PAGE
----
Reducing the amount of carbon dioxide entering the atmosphere means either shutting down emission sources (primarily curbing the use of fossil fuels) or capturing the CO2 as it is emitted. Capturing carbon dioxide from smokestacks and other point sources with high concentrations is relatively efficient and can make economic sense. Removing it from the air, which even at today’s dangerously high levels contains only 400 parts per million, is difficult and energy intensive. And even when it is removed, it then must be stored somewhere.
Researchers at Lehigh University have developed a novel way to capture carbon dioxide from the air and store it in what is effectively the infinite sink of the ocean. The approach uses an innovative copper-containing filter that essentially converts CO2 into sodium bicarbonate (better known as baking soda.) The bicarbonate can be released harmlessly into the ocean.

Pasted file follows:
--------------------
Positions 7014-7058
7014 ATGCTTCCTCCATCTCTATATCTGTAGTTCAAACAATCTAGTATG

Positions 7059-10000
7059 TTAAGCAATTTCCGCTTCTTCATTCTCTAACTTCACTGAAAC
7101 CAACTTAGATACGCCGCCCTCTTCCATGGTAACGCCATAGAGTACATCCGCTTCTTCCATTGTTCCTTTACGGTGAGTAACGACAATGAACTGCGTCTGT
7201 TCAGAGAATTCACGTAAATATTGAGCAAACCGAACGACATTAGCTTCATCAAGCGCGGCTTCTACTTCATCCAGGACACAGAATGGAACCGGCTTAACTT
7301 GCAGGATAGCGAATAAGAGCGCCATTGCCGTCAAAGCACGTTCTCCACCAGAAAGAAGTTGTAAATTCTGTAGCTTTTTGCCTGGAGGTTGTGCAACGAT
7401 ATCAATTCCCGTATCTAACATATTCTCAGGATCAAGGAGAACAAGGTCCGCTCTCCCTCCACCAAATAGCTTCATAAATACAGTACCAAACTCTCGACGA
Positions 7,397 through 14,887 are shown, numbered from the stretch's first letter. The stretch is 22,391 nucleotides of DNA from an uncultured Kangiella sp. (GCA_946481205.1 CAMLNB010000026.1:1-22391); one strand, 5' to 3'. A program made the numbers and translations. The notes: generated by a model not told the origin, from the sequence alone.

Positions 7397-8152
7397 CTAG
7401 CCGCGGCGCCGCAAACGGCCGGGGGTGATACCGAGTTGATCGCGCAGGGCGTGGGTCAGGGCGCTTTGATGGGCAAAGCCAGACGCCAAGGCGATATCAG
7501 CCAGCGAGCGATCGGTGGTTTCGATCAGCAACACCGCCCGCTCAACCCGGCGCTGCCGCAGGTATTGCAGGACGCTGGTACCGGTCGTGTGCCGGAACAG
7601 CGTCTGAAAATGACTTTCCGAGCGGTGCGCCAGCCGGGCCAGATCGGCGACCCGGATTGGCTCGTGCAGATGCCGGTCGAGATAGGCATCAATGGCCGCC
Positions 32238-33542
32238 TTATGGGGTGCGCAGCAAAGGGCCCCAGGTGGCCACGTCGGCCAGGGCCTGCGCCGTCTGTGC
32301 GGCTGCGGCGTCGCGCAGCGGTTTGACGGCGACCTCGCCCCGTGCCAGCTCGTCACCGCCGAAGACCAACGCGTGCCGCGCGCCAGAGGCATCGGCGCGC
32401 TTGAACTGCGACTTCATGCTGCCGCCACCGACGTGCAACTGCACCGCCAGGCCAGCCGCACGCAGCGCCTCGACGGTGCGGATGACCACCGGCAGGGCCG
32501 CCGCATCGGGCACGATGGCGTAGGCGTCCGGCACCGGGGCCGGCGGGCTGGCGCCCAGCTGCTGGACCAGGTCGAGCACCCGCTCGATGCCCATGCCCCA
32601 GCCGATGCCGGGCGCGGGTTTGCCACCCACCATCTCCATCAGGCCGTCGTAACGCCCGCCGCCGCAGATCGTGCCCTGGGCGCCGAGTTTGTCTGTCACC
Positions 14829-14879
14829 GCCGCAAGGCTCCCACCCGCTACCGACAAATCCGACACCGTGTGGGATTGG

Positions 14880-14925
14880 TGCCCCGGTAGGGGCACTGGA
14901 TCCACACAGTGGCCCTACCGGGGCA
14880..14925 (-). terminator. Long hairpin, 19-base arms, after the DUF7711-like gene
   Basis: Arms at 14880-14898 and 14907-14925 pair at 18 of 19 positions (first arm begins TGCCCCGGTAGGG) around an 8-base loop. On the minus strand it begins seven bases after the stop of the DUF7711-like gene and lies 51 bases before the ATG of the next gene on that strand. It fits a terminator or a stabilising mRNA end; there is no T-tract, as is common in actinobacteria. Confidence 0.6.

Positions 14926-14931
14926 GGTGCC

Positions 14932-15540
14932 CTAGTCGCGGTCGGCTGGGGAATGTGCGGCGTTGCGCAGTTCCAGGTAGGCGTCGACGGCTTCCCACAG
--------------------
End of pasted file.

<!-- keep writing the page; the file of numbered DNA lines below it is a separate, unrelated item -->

This technique has produced a 300 percent increase in the amount of carbon dioxide captured compared with existing direct air capture methods. It does not require any specific level of carbon dioxide to work. The filter becomes saturated with the gas molecules as air is blown through it. Once this occurs, seawater is passed through the filter and the CO2 is converted to dissolved bicarbonate. Dumping it into the ocean has no adverse effect on the ocean. It doesn’t change the salinity at all, and the stuff is slightly alkaline, which will help reduce ocean acidification.
Reusing the filter requires cleaning it with a sodium hydroxide solution, which can be created from seawater using electricity generated by waves, wind, or sun.
The filter, called DeCarbonHIX, is attracting interest from companies based in countries around the world.
Photo, posted March 10, 2007, courtesy of Gail via Flickr.